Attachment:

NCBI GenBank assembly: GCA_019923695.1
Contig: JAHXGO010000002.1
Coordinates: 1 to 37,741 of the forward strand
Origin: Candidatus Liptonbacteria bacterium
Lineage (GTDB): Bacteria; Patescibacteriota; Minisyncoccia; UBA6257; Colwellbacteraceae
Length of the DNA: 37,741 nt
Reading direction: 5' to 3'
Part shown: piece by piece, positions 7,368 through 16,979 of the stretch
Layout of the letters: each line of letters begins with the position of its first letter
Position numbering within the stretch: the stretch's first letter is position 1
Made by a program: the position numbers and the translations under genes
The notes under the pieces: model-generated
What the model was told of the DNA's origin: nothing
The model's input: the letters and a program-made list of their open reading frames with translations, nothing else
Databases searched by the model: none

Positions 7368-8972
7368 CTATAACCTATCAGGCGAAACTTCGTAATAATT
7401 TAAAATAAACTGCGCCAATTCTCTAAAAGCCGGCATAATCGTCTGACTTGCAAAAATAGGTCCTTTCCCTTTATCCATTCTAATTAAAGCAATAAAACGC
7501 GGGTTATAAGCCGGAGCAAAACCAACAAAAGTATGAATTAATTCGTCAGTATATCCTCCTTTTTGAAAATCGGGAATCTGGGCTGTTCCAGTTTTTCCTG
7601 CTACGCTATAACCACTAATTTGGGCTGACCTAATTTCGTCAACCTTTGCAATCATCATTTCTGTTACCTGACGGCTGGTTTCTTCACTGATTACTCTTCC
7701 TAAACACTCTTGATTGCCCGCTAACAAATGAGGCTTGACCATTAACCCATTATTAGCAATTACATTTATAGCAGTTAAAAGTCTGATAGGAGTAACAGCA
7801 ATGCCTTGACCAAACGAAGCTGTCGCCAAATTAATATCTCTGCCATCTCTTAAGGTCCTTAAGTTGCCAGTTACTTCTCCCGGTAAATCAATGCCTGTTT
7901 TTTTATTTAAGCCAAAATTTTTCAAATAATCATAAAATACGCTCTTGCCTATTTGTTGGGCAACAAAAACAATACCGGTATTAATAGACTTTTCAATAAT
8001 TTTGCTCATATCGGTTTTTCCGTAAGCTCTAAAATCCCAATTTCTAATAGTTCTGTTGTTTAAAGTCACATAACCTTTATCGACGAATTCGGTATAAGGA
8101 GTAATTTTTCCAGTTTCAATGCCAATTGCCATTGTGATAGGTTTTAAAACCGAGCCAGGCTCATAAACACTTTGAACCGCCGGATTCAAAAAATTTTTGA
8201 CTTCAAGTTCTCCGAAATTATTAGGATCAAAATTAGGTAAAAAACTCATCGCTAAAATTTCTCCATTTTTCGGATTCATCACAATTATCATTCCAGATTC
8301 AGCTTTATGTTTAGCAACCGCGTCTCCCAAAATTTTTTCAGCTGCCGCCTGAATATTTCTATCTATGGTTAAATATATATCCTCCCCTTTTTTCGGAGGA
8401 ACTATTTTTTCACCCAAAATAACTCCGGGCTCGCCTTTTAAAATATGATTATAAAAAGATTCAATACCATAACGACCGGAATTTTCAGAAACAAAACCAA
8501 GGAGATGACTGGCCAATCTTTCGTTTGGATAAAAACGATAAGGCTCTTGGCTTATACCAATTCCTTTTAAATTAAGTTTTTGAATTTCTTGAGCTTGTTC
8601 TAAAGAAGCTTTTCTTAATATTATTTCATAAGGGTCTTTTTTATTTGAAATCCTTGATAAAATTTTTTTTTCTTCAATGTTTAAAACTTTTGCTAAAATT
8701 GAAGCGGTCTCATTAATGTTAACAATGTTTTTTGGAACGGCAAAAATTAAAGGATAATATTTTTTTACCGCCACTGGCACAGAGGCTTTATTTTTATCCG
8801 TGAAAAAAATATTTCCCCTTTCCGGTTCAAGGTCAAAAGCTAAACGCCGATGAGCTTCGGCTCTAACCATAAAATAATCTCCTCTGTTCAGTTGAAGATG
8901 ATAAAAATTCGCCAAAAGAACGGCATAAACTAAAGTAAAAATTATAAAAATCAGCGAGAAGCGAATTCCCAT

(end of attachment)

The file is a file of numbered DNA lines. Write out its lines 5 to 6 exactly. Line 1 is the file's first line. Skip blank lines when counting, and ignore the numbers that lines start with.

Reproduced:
Lineage (GTDB): Bacteria; Patescibacteriota; Minisyncoccia; UBA6257; Colwellbacteraceae
Length of the DNA: 37,741 nt